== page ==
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Best font for station nameboards

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Maitland
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Has anyone compared True Type fonts to get a best match for post- Independence station signage? (like this: https://www.google.co.uk/url?sa=i&rct=j&q=&esrc=s&source=images&cd=&cad=rja&uact=8&ved=0CAcQjRxqFQoTCIPfo4D22MgCFQnAFAodDFMEcA&url=http%3A%2F%2Fwww.geograph.ie%2Fphoto%2F2432955&bvm=bv.105841590,d.cWw&psig=AFQjCNFNqCswYbCjdJwVZqFN_WzeWlA9Ew&ust=1445700975207221). Not being a typographer, I'm baffled by the choice available- they all look similar to me!

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That one at Sallins is interesting, Maitland. While it's the standard post-1925 GSR style, as the overwhelming majority (but not all) were converted to, believe it or not the font style on THIS one is not typical! Normally, letters were not as spaced out...

 

The concrete surround and posts are typical.

Edited by jhb171achill
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A little more research, and I find a problem with Clo Gaelach (Twomey): it doesn't have dotted consonants, necessary for pre- 1948 signs. Did they do any new ones after? And how widespread was it anyway? I see Mitchelstown was bilingual, but Cashel barely 30 miles away wasn't, neither in a noticeable Gaeltachtish sort of area. Was this a nationalistic enthusiasm that hit a civil servant talking about funding?

 

Anyway, the solution seens to be Tuamach (I think that's Twomey?) which seems to be the same font extended.

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Replacement of signs with GSR standard enamel was simply a mater of money. They would allocate a budget for a line and all stations would get it, while there were none on another line, just originals. Then, another small budget would allow replacements on a piecemeal basis for a while; on yet another line, therefore, they'd only replace those they had to - e.g. ones which got damaged or rotted. The Clifden, Achill and Killala lines never got a single one between them, and while the Foynes line mostly did, I don't think there were any between Ballingrane and Tralee. Sligo - Limerick was a mixed bag, mostly pre-GSR! Narrow gauge lines were also a mixed bag.

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If you want to put the dots over the letters and you're using MS Word, go 'Insert' and 'Symbol' and it brings up a grid of symbols and accents and select the one you want.

 

Most nameboards had the dot over the letter (called a séimhiú), modern Irish uses the letter 'h' to create the same effect as typewriters couldn't manage the dots.

 

Nameboards also came in a few sizes, with smaller than usual ones for signal cabins or perhaps narrow gauge locations. Some like the Sallins one came with a frame around them, others were just screwed onto 2 timber laths and fixed to concrete uprights without a surrounding frame. In this case the enamelled white border would be visible, though CIE periodically painted over the enamel nameboards in black and picked out the letters again in white (bit of a pointless exercise) and might neglect to paint the border in again.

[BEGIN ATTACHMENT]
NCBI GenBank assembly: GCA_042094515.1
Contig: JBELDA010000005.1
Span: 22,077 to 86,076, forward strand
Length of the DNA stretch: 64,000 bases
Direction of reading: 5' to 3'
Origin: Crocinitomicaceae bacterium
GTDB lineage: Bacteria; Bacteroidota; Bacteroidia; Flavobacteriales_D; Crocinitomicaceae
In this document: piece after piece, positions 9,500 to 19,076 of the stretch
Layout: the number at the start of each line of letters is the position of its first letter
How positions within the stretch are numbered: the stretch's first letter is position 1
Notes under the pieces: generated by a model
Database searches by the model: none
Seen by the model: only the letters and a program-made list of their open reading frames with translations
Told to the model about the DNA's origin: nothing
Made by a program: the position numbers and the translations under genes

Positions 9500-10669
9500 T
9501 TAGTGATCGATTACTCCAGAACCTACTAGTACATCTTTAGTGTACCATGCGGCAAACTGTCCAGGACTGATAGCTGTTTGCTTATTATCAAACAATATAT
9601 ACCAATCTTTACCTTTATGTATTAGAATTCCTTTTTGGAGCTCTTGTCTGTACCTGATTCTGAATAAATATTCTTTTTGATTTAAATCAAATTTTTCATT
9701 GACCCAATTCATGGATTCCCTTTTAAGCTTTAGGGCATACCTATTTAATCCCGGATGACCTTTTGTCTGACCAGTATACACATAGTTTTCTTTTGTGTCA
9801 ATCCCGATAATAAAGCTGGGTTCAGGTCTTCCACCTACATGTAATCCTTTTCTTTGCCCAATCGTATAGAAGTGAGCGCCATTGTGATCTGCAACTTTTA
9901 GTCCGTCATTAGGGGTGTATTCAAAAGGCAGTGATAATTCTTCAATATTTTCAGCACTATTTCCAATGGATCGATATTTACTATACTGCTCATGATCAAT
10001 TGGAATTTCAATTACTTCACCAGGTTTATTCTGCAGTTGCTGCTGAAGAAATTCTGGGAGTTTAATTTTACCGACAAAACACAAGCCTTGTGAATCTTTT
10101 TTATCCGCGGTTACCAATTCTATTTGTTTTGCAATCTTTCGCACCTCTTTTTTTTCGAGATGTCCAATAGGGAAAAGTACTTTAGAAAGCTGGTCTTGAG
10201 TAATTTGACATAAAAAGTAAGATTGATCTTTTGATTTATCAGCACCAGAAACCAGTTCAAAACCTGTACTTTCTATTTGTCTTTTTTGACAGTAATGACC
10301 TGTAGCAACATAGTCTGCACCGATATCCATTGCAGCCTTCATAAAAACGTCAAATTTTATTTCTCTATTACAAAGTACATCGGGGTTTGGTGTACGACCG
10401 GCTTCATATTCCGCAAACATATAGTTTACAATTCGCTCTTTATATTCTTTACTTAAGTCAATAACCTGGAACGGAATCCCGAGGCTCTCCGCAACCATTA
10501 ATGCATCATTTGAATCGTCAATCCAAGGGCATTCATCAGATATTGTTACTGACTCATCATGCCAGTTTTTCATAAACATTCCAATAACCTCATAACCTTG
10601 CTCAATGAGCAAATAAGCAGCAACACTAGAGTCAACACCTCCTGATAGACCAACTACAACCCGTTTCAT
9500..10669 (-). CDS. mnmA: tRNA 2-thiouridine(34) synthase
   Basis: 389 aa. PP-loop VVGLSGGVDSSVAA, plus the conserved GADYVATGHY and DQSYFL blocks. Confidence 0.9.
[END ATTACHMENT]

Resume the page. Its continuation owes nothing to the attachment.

Small signs of the same style were often used for station facilities, either back-to-back in a frame hanging from the station canopy or fixed on the wall above the relevant door or fixed to the door itself.

 

Here is Askeaton, in the smaller size and (unusually) in modern Irish.

https://stationroadaskeatoncommunity.files.wordpress.com/2014/02/img_0123.jpg

Edited by minister_for_hardship
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From O'Dea collection.

 

Cahirciveen, smaller size.

http://catalogue.nli.ie/Record/vtls000304860

 

Mallow, large size, suspect painted over in reversed colours.

http://catalogue.nli.ie/Record/vtls000307962

 

Ballaghaderreen.

http://catalogue.nli.ie/Record/vtls000303866

 

Foxrock.

http://catalogue.nli.ie/Record/vtls000303779

 

Arigna.

http://catalogue.nli.ie/Record/vtls000304126

Edited by minister_for_hardship
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I had a look, and apologies for duff info. It was another font I used called Celtic Gaelige available from http://www.dafont.com/celtic-gaelige.font (Click the small Download button on the far right, not any of the larger shoutier download buttons.)

 

When you get it installed you'll have to do a few tricks to get the most out of it.

 

Go to Start > All Programs > Accessories > System Tools > Character Map and in the drop down box scroll through the list to Celtic Gaelige. All the non standard letters are available. Select the one you want, highlight it and copy it from there and paste into your Word Document.

 

The English is simply Arial Bold.

 

Great Signage Awaits..... :)

 

Cahirciveen.jpg

Edited by Glenderg
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Might need to tweak it by erasing the dots over the letter 'I'. Oh and there's a 'B' missing!

 

But even the GSR mis-spelt placenames and left out accents over letters.

 

A few more...

 

IMG_0086_zpsc5ae7a2b.jpg

 

IMG_0078_zps89d9cfe1.jpg

 

12074593_10153009857755518_5134104876116479980_n.jpg?oh=36882a6350c1a478ed5d3ead4b625473&oe=56B79997

(C. Creedon scrapbooks, Cork Library)

 

TD002.jpg

(last one is from NG railway museum site, Tywyn.)

Edited by minister_for_hardship
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